“UX is the intangible design of a strategy that brings us to a solution.” – uxisnotui.com
“The job of art is to chase ugliness away.” – Bono, of U2
Design is… “form[ing] a plan or scheme of [some thing]… for later execution,” – Oxford English Dictionary
- crotchet, or quarter-note rest
Chartjunk can turn bores into disasters, but it can never rescue a thin data set. The best designs… are intriguing and curiosity-provoking, drawing the viewer into the wonder of the data, sometimes by narrative power, sometimes by immense detail, and sometimes by elegant presentation of simple but interesting data.
… and for the data to ink ratio:
- Above all else show data.
- Maximize the data-ink ratio.
- Erase non-data-ink.
- Erase redundant data-ink.
- Revise and edit
Maximizing dashboard real estate must also mean creating places for the eye to “rest” so that the non-white space has more impact. When we don’t have sufficient spacing, everything runs together and we can’t see what is most important.
What is the least visible means to visually delineate groups of data? The answer is white space.
Antoine de Saint-Exupery:
Il semble que la perfection soit atteinte non quand il n’y a plus rien à ajouter, mais quand il n’y a plus rien à retrancher.
My translation of Saint-Exupery:
It seems that perfection is attained not when there is nothing more to add, but when there is nothing more to subtract.
Update: I thought this video presentation was relevant to this posting, Liz Danzico – Adding By Leaving Out: The Power of the Pause (34:22)
Update 2: another quote.
Music is the space between the notes.
I made an attempt to illustrate the process of checking one’s voicemail on an iphone. Apple already does a fantastic job of making this extremely simple, and yet there are people who still need some help.
A modern computer is a rather complex device, and yet can be intimidating for someone who isn’t comfortable navigating through computing user interfaces – particularly for seniors. Seniors have successfully lived their lives without these gadgets, why should they have to adapt to our modern world? Why should they be expected to remember where every little switch and knob is located? Why should they be exposed to challenging situations where they’re likely to forget and therefore fail their current task.
Therefore, I’ve made up this quick cheat sheet. It presents the information in a method that can be printed on paper – a familiar static medium so that the action can be easily rehearsed until it’s committed to memory.
A few years ago, I read the piece by Stephen Few titled “Save the Pies for Dessert” and it really made an impact on my thinking of data presentation. I realized that some graph forms go out of their way to make it difficult for the user to interpret and understand the data being presented. I’m not even talking about when the author decides to turn their pie sideways, explode it and add a glossy third dimension on it. I’m just referring to a standard flat-out pie graph construction.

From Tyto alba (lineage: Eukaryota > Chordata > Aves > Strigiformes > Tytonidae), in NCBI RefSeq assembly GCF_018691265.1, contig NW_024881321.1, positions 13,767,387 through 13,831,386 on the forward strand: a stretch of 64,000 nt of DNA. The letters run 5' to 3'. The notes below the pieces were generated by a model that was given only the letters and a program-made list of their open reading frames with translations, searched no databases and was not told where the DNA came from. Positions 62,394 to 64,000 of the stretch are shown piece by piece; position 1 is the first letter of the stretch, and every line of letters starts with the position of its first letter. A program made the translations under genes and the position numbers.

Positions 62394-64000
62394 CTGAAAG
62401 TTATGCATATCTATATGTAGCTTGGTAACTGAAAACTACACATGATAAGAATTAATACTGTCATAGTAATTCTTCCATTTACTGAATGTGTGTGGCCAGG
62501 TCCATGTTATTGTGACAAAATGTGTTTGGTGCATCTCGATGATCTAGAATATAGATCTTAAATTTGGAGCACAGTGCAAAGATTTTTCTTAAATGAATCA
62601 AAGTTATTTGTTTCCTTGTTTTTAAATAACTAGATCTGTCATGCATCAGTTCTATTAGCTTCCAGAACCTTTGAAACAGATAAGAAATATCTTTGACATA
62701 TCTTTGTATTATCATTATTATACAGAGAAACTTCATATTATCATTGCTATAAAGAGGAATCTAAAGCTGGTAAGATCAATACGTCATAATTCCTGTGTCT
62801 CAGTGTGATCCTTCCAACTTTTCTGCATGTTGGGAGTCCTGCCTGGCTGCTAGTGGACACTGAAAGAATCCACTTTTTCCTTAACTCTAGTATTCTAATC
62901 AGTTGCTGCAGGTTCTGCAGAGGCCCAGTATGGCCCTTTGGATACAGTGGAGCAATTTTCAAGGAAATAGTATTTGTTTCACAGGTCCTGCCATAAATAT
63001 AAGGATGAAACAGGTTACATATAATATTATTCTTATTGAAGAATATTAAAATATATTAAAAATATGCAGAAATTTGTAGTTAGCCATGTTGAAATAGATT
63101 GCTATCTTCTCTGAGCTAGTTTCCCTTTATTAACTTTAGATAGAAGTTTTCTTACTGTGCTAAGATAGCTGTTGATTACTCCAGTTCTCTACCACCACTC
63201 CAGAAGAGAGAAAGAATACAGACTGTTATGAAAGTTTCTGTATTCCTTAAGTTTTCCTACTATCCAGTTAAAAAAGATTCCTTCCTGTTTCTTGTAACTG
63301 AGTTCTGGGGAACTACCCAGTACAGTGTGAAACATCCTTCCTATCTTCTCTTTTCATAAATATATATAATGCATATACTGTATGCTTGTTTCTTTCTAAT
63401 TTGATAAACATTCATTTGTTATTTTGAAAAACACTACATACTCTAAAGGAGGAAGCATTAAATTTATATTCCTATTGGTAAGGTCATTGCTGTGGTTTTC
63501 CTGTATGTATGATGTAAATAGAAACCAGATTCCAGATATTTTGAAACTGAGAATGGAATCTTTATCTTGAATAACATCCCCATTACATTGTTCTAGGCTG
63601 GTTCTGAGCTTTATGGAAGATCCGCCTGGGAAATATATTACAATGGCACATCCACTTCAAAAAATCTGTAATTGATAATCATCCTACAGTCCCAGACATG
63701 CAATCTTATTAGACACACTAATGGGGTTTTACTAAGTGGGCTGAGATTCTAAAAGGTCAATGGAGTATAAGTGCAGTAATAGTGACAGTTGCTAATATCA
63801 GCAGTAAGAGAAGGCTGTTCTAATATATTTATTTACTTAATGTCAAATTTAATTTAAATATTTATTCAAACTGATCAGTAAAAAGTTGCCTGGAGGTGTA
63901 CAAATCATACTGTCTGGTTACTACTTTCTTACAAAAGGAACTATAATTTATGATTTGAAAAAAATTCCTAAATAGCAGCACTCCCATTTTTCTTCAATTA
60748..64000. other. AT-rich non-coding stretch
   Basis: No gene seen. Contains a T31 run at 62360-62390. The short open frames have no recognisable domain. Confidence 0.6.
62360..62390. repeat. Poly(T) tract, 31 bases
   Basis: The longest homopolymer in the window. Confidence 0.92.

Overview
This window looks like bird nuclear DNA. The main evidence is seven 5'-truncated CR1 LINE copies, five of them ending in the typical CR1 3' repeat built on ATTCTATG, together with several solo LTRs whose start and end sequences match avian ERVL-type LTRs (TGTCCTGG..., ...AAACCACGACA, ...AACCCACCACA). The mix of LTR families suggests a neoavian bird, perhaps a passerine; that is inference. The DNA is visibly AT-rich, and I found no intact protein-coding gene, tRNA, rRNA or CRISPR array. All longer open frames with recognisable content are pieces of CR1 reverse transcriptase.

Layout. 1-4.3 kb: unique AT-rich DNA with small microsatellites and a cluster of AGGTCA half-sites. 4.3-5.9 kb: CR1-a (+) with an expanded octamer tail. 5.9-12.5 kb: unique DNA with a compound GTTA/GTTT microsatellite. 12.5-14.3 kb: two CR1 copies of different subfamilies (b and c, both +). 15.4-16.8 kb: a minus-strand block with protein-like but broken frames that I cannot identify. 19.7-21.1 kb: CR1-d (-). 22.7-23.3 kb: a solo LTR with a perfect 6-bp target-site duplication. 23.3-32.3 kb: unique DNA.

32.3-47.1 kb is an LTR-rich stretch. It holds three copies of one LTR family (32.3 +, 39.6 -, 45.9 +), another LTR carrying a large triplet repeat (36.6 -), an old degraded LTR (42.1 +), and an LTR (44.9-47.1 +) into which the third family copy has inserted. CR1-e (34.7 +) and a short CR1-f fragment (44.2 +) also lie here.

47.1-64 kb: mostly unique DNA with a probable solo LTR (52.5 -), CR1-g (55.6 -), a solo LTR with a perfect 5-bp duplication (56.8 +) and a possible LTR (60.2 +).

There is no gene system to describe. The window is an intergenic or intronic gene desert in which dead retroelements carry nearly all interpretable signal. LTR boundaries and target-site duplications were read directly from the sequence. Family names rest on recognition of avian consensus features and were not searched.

Below is an example from a few years ago on Google’s Analytics Dashboard. This happens to be a chart and pie graph showing which versions of Macintosh operating systems the users were using who visited a website. Unfortunately, it’s difficult to read. The data starts at 3 o’clock (many pies start at 12), and then luckily the data is sorted as you travel around the pie clockwise. With most pies you don’t get so lucky as to have a rotational starting point or even sorted. Then you need to figure out which direction the author chose to spin their data.
When I first saw this pie graph and associated chart, I found my eyes flickering back and forth trying to consume the data. Pies with more competing items in the list are extra challenging since there are so many colors to remember. Sure, this could be improved if they had used adjacent labels, but that breaks down for the smaller slices. I don’t have eye-tracking software, so I tried to draw an estimation of where my eyes looked.
Contrast this with a simple bar graph. I decided to use Google’s Graphs API for this, plugged in the same data values as above and got the following bar graph. The labels are right next to it, making it easy to compare relative values and seeing the labels immediately adjacent to them. I could have added the absolute values to the left or the right – either would have been easy to find.
I tried to draw where my eyes glanced to explore this data. Compare with the messy nest above, and imagine how much more cognitive load the above knot required to only halfway grasp the point of the data.
Over the summer, I took a road trip and on my way back stopped at a gas station to fill up. My mind was focused elsewhere – the rest of the route home, the book on CD I had been listening to, the family dynamics inside the car, etc. Anyways, I pulled out my wallet, swiped my card and tried to select the “unleaded” or cheap gas level. Nothing happened. I tried again, why won’t this pump register my choice? I backed up and took a look at the larger display – only then did I notice the “push to start” button, which did what I wanted.
Why was I confused? The information which was there to help me make my decision was the label “unleaded” and the price per gallon, $3.89. The label had a white border with rounded corners with a further embossed border with even more rounded corners around that, plus the adjacency to the price is overwhelming. It’s screaming “press me – I’m a button”…
But no, I had to hit the obnoxious “push to start” yellow box with arrow in it. Apparently adjacency won out over high contrast.
If you look closely at the picture, you’ll see I’m not the only one who has made this mistake… enough other people have done the same thing that the label has been polished smooth.